What is sound energy and how does it interact with a non-Newtonian fluid (https://en.wikipedia.org/wiki/Non-Newtonian_fluid)?
This is just an attempt to get a variety of non-Newtonian materials “dancing” on a subwoofer using sound waves. Inspiration – A YouTube video https://www.youtube.com/watch?v=QROAuD-XssE
Of course, this is a simple do-it-yourself electronics project, however, it would be better to call it a funny science (physics) experiment for the curious kids.
What You’ll Need (& Build)
For this project, you need to prepare a simple experiment setup from a set of ready-made things. The key things are:
- Subwoofer Amplifier
- Plastic Wrap
- 40/50Hz Test tone
- Corn-starch, Water, and Food Colour
How to Start (& Run)
First of all, make slime out of cornstarch and water. For this, simply mix 4 ounces of corn starch and ½ cup of water until you get a soft and sticky substance. Great, now you have made a non-Newtonian fluid whose viscosity changes on the applied force!
Now take your subwoofer and put plastic wrap over it to protect it from the corn-starch slime. Next, pour the corn-starch slime on the plastic wrap on the subwoofer and add some food color. Finally, connect your subwoofer to the subwoofer amplifier, play the test tone from your smartphone (or computer) through the subwoofer, and watch what happens!
This is the link to download a sample test tone (14MB) from the author’s Google Drive https://drive.google.com/file/d/1bG9etays5Iow6vze46CBfvw_tsPSjac1/view?usp=sharing
You don’t have to buy expensive electronics devices for this project. Almost all subwoofer and subwoofer amplifier can be used here. For example, my experimental setup consists of a 4-inch 40W subwoofer and a readymade minuscule 19W subwoofer amplifier module.
The subwoofer amplifier module designed to be operated from 12VDC power supply is actually a combination of a monophonic audio power amplifier and an active subwoofer low pass filter circuit. I bought them from Flipkart and successfully used for this project. That’s all!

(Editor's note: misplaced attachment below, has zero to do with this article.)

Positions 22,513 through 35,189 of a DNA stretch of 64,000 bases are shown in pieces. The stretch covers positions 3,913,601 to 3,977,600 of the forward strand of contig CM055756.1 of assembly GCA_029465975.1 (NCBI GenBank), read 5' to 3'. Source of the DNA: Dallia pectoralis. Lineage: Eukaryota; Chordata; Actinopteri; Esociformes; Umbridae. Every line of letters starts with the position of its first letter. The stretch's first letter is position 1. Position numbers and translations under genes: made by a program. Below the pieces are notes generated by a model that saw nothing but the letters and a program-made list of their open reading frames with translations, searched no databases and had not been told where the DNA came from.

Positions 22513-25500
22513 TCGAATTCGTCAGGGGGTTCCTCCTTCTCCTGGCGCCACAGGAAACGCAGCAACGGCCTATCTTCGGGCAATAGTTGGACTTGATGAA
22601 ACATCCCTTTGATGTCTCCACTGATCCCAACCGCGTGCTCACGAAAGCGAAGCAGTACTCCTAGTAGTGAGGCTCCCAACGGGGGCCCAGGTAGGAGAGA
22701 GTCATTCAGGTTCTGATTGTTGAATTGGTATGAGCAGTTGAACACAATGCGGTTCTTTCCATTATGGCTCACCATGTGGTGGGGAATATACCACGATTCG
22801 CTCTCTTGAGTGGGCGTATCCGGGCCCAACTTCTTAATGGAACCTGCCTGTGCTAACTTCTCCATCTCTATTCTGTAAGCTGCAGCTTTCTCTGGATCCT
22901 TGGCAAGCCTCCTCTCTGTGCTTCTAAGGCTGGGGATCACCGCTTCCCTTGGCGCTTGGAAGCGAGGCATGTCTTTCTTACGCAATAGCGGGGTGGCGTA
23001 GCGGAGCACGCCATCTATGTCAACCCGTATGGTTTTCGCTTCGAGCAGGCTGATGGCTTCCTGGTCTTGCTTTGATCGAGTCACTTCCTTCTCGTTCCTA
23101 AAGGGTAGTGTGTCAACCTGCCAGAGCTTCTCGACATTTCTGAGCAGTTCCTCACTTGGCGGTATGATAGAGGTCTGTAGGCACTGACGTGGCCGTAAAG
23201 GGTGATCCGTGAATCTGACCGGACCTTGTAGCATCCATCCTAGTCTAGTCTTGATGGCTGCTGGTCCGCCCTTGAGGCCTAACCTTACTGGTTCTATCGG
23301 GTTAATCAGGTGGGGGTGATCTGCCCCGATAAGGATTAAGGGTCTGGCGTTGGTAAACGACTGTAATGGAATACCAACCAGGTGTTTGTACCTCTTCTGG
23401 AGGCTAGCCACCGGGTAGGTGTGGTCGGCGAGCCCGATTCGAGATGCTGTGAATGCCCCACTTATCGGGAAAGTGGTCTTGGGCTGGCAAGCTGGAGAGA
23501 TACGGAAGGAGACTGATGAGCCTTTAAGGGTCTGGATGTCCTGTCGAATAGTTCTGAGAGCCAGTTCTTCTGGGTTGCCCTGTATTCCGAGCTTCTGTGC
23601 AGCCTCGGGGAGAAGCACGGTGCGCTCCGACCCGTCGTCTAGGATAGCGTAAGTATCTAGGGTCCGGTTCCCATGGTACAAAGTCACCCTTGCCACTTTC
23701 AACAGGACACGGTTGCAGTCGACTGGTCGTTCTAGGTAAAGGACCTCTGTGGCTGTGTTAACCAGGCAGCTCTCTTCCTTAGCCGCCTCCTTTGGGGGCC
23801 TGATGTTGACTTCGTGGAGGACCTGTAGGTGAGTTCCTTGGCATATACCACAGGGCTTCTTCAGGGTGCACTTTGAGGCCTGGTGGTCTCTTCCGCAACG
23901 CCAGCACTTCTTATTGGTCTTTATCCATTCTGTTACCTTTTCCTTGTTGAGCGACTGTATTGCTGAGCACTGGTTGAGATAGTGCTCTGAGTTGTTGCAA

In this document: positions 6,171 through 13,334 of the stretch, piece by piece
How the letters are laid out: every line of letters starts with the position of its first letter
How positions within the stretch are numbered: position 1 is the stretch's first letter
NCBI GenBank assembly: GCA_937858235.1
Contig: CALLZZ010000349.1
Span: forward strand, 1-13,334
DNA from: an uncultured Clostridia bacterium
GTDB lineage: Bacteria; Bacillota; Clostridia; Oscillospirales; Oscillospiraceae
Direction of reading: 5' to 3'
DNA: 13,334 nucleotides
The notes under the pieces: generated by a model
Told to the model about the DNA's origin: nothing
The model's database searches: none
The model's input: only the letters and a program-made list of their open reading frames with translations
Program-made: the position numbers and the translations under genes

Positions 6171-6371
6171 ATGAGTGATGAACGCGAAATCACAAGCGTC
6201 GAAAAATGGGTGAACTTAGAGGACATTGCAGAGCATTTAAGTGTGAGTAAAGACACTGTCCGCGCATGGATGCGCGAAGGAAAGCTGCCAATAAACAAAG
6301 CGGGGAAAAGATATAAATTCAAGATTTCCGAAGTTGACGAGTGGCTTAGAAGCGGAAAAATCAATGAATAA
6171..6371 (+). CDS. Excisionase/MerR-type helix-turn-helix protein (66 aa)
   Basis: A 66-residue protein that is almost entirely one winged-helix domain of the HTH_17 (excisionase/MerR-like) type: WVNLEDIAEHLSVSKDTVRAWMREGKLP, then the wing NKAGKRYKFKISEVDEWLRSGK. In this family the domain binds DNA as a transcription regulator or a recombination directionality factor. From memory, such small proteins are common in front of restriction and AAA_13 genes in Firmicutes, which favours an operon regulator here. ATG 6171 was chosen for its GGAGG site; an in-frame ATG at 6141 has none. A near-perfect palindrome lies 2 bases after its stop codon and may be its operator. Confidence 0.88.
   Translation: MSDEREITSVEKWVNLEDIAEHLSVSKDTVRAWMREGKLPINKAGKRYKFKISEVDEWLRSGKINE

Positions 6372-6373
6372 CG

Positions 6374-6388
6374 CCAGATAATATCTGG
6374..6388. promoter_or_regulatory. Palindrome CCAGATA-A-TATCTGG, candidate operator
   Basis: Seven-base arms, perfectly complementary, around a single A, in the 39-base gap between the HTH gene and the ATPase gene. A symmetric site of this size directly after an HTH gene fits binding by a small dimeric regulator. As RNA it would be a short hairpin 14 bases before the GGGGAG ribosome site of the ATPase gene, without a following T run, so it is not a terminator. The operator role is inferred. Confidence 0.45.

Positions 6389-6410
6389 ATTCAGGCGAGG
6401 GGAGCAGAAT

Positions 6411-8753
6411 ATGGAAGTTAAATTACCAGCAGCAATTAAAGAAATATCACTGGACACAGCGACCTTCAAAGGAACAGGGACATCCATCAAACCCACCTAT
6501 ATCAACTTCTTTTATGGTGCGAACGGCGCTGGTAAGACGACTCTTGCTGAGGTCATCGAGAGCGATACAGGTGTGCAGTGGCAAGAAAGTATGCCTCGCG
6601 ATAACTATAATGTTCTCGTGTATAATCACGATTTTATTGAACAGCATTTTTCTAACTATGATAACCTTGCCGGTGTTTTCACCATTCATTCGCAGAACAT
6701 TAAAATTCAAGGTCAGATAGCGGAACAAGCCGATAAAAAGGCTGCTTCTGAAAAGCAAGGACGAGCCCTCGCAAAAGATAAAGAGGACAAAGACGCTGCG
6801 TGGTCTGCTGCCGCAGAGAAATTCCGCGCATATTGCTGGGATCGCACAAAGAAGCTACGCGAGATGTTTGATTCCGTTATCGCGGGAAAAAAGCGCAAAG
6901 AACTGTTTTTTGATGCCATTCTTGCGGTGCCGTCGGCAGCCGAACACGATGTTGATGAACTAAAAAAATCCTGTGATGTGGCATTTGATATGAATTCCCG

Active electronics people do not find my lazy approach interesting because they always want to build something new themselves. I know, so I’m now giving some practical tips for those who want to use homemade circuits.
Subwoofers & Subwoofer Low Pass Filters
Stereo speakers are designed to optimally play at specific frequencies, and a subwoofer is all about that bass. It’s the speaker that delivers the lower frequencies – specifically 20-200 Hz – that a traditional two-channel or surround sound setup can’t reproduce on its own. These low frequencies come from instruments such as the kick drum, bass guitar, and pipe organ, as well as movie sound effects like explosions (https://en.wikipedia.org/wiki/Subwoofer).
Since a subwoofer plays extremely low frequencies, the subwoofer amplifier is basically configured to handle those audio signals of low frequencies (20Hz and 200Hz). Note that subwoofers will become distorted and torn if high-frequency music is played through them.
So, this calls for a special low pass filter (LPF) circuit usually known as a subwoofer filter. There’re both passive and active subwoofer filter circuits carefully designed to pass only low-frequency bass signals. In other words, a subwoofer filter is an electronic device that removes high frequencies from audio signals that are sent to subwoofer speakers. In practice, the audio signals are filtered at first by the subwoofer filter to remove the high-frequency signals. And then, selected low-frequency signals are amplified with the help of the subwoofer amplifier. That’s it.
DIY Passive Subwoofer Filter
This session deals with the circuit of a simple first-order passive low pass filter which is designed to be wired before the audio power amplifier used to drive a subwoofer. This little circuit has an adjustable cut-off frequency between 20Hz and 200Hz, and it works well with line-level signals. Line level is the specified strength of an audio signal used to transmit analog sound between audio components (https://en.wikipedia.org/wiki/Line_level).